For a few more hours, today is Father’s Day, and tomorrow marks the fourth anniversary of my own father’s death. Donald Leon was not an easy man to get to know–not much of a talker and extremely focused on his work. For the past few years I’ve struggled with how to mark his passing, especially as it usually falls so close to Father’s Day. So, yesterday, without a real plan in mind, I got in the car and started to drive toward Southern Maryland. My Dad was born and raised in Bethesda, but my grandmother’s family, the Wildmans, came from St Mary’s County. As a boy, he and his brothers would spend the summer in Leonardtown, sailing and enjoying the water. I’ve never done the work it would take to put together a proper family history, but my understanding is that there are roots through the Wildman family to the enormous clan of Mattinglys who settled in St. Mary’s County well prior to the American Revolution.
As I made my way down Route 5 toward the tip of the St. Mary’s peninsula, I was reminded that although I have only the most vague sense of my family history in this farm land, I have a much more developed sense of the Catholic and slaveholding history of this place. Though I am by no means an historian of Early America, or of slavery, I spent a good deal time as an undergraduate and then as a graduate student trying to puzzle out the human contradictions of this past. Before and after those years plenty of scholars, most of them Jesuits themselves, have written about these men of God and their slaves. (See my Zotero collection.)
During my first semester as an American Studies student at Georgetown University in the mid-1990s, I’d been introduced to disturbing fact that the early Jesuits who had founded the school owned six plantations in Maryland where they own nearly 300 enslaved Africans. During those years, the American Studies program was engaged in an experiment with digitization and transcription, using subsequent classes of students to grow a digital archive called The Jesuit Plantation Project. The site is in somewhat of a state of disrepair and the metadata on the documents is lacking, but the contents represented my first introduction to this research.
When the first settlers arrived in the area in 1634, included among the them were two Jesuit priests and four slaves. By the 1800s, the Jesuits were firmly established in Maryland and had founded Georgetown College (1789). But, with no support from a local diocesan system–there really wasn’t one yet –, the Jesuits were farmers like everyone else and they used their farms to support their spiritual and educational mission.
In 1815, Br. Joseph Mobberly, who managed the farm and slaves at St. Inigoe’s plantation, wrote to the president of Georgetown College counseling that it would be best to sell or free the slaves, arguing “It is better to sell for a time, or to get your people free—1st Because we have their souls to answer for—2nd Because Blacks are more difficult to govern now, than formerly—-and 3rd Because we shall make more & more to our satisfaction” (Mobberly to Grassi, MPA, 204k3, February 15, 1815.) When I made my first visit yesterday to what is left of St. Inigoe’s–St. Ignatius chapel and a cemetery–I was again returned to my puzzlement over the slaveholding Jesuits. Mobberly’s reasons for ending Jesuit slaveholding illuminated the dramatically compromised situation in which the members of the Society of Jesus found themselves. He claimed to be concerned about the spiritual welfare of the people he managed and corporately owned. He also seemed to have no grasp of why those enslaved people would be hard to govern. The raw facts of the economics made the most sense to him; if the Jesuits used hired hands instead of keeping slaves, they would save almost $400 a month.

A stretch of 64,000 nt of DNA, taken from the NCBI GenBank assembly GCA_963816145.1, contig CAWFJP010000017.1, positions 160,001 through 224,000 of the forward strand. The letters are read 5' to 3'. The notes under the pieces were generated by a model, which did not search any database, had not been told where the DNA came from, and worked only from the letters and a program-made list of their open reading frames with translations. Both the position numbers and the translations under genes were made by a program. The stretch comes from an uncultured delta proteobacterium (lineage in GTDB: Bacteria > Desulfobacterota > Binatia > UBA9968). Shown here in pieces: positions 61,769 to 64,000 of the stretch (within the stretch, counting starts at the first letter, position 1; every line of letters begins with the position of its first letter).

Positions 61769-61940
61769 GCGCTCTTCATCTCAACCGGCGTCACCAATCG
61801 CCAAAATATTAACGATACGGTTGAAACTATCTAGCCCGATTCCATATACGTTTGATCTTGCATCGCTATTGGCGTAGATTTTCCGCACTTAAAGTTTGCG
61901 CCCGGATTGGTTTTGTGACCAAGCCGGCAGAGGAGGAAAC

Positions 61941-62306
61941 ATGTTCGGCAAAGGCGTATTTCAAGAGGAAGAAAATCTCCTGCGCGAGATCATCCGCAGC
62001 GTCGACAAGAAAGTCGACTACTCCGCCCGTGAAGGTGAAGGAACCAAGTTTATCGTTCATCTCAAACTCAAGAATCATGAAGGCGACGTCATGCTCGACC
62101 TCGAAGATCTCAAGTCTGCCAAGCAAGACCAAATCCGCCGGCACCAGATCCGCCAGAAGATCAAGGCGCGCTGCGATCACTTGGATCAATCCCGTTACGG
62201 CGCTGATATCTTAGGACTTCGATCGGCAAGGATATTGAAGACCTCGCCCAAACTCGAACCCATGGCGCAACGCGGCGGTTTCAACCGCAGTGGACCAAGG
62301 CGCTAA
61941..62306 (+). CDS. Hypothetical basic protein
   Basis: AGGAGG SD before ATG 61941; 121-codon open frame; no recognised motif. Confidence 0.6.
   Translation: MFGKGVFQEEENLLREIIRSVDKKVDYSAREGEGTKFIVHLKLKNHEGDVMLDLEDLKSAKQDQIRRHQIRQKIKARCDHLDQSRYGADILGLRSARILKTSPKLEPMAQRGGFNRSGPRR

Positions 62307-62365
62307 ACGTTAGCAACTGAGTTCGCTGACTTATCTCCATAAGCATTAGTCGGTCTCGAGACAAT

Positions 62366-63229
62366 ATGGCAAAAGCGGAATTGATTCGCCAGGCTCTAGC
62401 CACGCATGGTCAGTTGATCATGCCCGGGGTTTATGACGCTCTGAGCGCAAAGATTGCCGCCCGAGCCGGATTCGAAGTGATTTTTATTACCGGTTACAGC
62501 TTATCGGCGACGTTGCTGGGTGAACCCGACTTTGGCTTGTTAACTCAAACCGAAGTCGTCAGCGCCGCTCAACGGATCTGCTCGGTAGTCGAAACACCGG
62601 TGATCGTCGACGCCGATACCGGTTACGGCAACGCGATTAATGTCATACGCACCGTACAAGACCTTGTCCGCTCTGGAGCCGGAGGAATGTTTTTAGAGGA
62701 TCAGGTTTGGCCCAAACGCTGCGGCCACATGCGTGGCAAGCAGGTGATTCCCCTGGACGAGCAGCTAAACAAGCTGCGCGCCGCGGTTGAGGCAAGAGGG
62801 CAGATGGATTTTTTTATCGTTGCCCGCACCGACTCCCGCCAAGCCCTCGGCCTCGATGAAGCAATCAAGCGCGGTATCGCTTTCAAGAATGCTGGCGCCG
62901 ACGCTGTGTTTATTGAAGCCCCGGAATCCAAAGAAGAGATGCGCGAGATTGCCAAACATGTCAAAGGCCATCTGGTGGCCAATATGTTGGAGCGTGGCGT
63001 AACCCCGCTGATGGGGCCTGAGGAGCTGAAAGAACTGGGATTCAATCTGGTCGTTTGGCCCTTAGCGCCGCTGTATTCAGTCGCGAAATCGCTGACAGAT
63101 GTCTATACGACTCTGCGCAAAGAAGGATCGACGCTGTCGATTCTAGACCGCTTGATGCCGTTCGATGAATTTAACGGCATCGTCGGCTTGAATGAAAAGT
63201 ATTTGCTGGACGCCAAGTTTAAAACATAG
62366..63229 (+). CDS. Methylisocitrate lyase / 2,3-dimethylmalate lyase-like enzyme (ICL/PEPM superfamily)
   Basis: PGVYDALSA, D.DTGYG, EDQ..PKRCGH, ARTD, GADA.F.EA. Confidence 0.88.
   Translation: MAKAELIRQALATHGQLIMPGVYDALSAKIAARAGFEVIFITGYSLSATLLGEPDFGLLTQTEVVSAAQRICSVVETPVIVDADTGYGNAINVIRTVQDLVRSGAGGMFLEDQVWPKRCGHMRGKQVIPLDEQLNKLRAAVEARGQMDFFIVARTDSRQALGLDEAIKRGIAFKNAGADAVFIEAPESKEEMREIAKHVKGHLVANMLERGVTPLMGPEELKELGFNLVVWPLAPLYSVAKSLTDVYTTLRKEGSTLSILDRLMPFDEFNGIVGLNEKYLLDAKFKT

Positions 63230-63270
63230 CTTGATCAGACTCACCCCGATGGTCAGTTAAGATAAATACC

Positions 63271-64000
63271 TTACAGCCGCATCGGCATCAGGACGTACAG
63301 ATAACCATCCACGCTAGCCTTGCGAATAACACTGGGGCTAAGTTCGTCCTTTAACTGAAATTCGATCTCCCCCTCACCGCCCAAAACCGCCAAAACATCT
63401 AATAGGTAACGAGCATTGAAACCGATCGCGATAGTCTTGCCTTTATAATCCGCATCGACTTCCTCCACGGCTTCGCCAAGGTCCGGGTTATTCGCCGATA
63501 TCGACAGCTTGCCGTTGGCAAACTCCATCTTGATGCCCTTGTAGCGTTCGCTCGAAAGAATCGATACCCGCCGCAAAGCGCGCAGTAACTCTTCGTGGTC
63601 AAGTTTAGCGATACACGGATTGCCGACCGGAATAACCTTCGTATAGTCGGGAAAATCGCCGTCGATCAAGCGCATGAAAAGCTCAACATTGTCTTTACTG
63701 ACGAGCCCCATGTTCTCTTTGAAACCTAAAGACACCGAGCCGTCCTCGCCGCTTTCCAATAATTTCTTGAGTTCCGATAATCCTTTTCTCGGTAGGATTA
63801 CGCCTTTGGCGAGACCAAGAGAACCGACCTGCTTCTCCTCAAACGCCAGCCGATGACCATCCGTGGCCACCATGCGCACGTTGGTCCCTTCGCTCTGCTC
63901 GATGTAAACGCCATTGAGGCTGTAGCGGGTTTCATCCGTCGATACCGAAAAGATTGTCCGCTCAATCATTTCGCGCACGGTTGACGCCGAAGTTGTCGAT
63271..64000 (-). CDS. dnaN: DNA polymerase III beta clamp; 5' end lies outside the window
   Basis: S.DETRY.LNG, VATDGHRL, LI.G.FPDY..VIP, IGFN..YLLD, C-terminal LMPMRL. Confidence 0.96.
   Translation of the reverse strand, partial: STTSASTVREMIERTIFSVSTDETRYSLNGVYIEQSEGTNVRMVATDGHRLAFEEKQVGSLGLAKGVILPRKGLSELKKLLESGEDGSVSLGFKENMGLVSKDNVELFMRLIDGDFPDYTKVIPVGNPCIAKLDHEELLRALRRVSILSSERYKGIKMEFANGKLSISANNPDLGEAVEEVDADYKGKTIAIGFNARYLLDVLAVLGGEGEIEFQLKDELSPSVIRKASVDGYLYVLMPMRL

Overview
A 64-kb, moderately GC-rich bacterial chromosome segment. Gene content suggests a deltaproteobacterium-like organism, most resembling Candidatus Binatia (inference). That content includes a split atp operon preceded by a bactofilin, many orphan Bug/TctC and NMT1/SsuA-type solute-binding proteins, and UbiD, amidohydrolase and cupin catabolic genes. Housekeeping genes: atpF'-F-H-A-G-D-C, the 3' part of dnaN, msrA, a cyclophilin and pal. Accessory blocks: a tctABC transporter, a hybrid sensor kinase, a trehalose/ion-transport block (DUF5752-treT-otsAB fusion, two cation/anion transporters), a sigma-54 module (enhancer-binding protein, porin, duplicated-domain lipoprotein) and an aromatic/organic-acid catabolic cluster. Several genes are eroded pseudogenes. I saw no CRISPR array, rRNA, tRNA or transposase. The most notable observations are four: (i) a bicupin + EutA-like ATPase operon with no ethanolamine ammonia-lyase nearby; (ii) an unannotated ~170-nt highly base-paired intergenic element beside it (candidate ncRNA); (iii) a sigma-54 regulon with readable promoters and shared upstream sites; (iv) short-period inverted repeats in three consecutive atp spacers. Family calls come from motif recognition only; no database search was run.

Eventually, the Society of Jesus agreed with Mobberly that the slaves needed to go–though, not through emancipation. In 1838, the Jesuits sold their 272 slaves to a buyer in Louisiana. The sale brought them nearly $60,000 and relieved them of immediate responsibility for the families who sailed South. Though there were conditions laid out prior to the sale that required guarantees that families would be kept intact, and that the slaves would continue to be able to practice their religion. The hollowness of these conditions should have been immediately clear, but they came back to the Jesuits in print when in 1848 Rev’d Van de Velde wrote with concern about the conditions he witnessed in Louisiana. But, by then, they exercised no real control over the situation.
Revisiting these disturbing exchanges fifteen years after I first read them as an undergraduate makes me wonder if it might be time to find out more about the Mattinglys and Wildmans. I could think of less good ways to get to know my father than to learn how his relatives, who were neighbors of these mission Jesuits, fit into the world of early nineteenth century St. Mary’s County.